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    Soundproofing isn't something you can add on after a building has already been built. Sound proofing has to be designed in by good engineers before the building is built. This isn't an opinion; it's the laws of physics. And those won't bend for anyone, not me, not you, not anyone at all.

    Just thinking about this a bit, you might be able to box in the door. That is, build a double stud wall (or a staggered stud wall, see "construction diagrams" here) that would fit around the rollup door, and offer a way to hang "studio doors" of the same size (or bigger) as the rollup door. So that to get in, you have to open the rollup door, then the studio doors, then you can bring in the fork truck, grand piano, whatever it is you want to bring inside. And when you close both doors you get a reasonable amount of sound attenuation. Won't do much at all for the low frequencies of traffic rumble, but it might make a reasonable dent in low midrange and up. Basically, if done right you'll have built an air-tight seal around the rollup door.

    Probably best thing you can do is find and talk to an actual acoustical engineering consultant. Pay the fee, it'll save you endless time with books and trying things that don't work so you have to tear them out and start over. If you won't do that, at least get some books (there are hundreds apparently) on how to build a "home recording studio" and read them. Join a forum on studio acoustics (GearSlutz has one on home studio building for example).

    Just places to start. But they'll all tell you the same thing -- sound proofing has to be designed in from the start, but there are things you can do to improve existing structures.


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    It would cost ~20-30k in CA (engineers/materials/permits) to develop that space into something I would feel comfortable renting as a quiet (noisefloor below 20 dbA) space for work. There are solutions for all of this stuff, but it's not the kind of thing you can fix with a weekend run to a hardware store and some DIY.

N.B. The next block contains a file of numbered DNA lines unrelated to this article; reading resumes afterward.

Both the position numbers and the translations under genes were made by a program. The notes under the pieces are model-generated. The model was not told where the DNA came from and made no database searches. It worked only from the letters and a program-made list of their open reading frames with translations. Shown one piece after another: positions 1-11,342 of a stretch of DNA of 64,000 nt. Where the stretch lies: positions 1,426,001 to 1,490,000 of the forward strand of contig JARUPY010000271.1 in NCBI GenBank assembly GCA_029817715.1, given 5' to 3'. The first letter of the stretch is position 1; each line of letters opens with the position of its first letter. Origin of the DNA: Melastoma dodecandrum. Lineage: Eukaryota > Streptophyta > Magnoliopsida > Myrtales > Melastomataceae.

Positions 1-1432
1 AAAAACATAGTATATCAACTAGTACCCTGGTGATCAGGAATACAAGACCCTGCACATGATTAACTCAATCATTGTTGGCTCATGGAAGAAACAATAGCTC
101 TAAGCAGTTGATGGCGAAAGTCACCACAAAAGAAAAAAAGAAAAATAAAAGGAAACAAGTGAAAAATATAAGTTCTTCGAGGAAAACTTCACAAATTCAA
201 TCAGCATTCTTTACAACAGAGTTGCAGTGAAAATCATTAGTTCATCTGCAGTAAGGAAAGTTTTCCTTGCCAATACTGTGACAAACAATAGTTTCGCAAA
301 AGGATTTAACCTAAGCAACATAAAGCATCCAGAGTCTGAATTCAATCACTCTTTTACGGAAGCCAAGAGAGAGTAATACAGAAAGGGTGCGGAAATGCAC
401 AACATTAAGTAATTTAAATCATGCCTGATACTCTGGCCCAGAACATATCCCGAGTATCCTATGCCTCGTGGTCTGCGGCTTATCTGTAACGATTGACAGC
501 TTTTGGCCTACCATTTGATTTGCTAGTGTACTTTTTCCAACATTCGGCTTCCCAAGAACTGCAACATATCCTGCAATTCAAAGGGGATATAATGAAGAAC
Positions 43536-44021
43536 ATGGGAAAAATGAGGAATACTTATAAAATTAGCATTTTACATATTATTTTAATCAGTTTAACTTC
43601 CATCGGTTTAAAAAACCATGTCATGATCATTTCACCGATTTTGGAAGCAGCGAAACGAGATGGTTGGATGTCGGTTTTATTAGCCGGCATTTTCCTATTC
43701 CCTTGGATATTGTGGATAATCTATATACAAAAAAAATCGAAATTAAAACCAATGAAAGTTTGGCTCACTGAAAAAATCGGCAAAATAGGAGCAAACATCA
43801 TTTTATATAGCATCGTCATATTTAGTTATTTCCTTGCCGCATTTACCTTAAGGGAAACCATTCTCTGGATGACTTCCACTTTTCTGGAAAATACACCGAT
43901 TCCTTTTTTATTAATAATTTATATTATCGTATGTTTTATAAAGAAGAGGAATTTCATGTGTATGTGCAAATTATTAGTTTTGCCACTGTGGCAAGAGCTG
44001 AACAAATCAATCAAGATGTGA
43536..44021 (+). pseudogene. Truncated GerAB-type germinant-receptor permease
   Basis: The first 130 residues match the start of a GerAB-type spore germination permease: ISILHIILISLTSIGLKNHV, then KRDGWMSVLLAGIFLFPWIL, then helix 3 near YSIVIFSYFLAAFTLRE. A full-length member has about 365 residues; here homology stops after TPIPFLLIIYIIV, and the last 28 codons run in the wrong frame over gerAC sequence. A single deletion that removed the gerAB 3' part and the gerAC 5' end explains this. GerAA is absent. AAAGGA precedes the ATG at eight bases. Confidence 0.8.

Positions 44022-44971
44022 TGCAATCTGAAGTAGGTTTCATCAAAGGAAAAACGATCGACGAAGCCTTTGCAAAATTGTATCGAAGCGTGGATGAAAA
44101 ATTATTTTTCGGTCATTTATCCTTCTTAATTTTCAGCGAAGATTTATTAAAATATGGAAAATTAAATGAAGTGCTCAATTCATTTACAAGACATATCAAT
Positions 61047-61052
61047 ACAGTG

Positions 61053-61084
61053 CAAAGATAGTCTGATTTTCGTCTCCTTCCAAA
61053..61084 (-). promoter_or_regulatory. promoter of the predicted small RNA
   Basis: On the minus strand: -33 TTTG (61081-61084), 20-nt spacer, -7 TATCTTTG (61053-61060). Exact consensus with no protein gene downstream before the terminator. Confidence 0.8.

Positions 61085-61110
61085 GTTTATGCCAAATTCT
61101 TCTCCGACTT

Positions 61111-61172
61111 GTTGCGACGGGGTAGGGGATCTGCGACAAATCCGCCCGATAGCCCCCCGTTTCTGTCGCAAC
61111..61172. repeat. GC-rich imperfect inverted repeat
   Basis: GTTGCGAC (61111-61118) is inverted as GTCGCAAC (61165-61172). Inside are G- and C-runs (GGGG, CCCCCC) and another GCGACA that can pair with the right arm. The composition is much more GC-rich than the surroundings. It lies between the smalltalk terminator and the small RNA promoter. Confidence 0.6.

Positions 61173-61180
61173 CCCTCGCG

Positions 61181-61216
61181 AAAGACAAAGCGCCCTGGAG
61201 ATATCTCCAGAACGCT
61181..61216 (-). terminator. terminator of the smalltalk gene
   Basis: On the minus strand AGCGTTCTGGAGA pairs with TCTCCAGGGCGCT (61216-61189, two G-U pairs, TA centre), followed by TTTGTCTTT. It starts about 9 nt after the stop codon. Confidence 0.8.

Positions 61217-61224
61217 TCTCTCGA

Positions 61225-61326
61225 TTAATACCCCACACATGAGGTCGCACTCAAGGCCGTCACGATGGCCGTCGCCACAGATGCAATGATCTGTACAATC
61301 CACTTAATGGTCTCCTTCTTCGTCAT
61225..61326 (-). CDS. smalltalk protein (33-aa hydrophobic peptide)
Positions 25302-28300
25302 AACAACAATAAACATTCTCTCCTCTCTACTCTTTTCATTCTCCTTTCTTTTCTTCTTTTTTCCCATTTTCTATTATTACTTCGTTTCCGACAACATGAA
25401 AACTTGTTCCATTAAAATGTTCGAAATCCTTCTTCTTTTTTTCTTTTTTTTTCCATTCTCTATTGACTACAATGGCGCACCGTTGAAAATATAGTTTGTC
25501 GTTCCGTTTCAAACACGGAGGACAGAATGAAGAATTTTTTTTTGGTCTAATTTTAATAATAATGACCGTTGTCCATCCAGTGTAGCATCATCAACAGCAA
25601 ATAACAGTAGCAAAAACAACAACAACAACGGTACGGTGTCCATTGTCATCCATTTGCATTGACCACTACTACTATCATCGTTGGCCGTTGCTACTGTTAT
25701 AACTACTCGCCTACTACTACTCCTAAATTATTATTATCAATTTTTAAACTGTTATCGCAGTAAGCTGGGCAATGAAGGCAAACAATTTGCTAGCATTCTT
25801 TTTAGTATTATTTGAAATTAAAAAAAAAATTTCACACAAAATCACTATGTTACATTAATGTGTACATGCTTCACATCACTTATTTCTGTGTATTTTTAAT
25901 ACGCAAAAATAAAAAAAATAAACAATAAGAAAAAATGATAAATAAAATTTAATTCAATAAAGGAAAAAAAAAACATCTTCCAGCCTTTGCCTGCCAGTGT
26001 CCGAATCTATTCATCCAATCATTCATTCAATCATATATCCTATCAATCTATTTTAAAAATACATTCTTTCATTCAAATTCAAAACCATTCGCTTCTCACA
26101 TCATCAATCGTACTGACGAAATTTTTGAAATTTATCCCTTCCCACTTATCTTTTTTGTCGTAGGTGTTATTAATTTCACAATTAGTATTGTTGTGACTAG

And whatever you do, don't spend something like 5k on "Noise Board" or similar products -- will not make any kind of measurable difference. All or nothing when it comes to soundproofing.


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    Senior Member Run&Gun's Avatar
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    And one other thing... Dude, you're on a board largely dedicated to video production. Turn the camera 90, please. ; )


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    Senior Member paulears's Avatar
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    Sound proofing seems a serious project for this space, surely you just need some reduction or control, unless you do have serous budget, but the requirement to keep the shutter means sound is way down the priority list. We work mainly within t theatre industry and recording spaces are always compromised. Usually through people. We all have special places we can use. One theatre has a sound trap between the noisy foyer and the auditorium. A space about 8 ft X 8ft, double fire doors in and double fire doors into the auditorium. It has fabric covered rock wool in the walls and ceiling. Sound always record their voice overs and stuff in there. You can make big difference fairly cheaply but then smaller reductions cost more and more. If it's a large warehouse sound, you can make worthwhile differences for not too huge sums, but if you need silence, then it's a major budget item and perhaps detrimental to its other uses.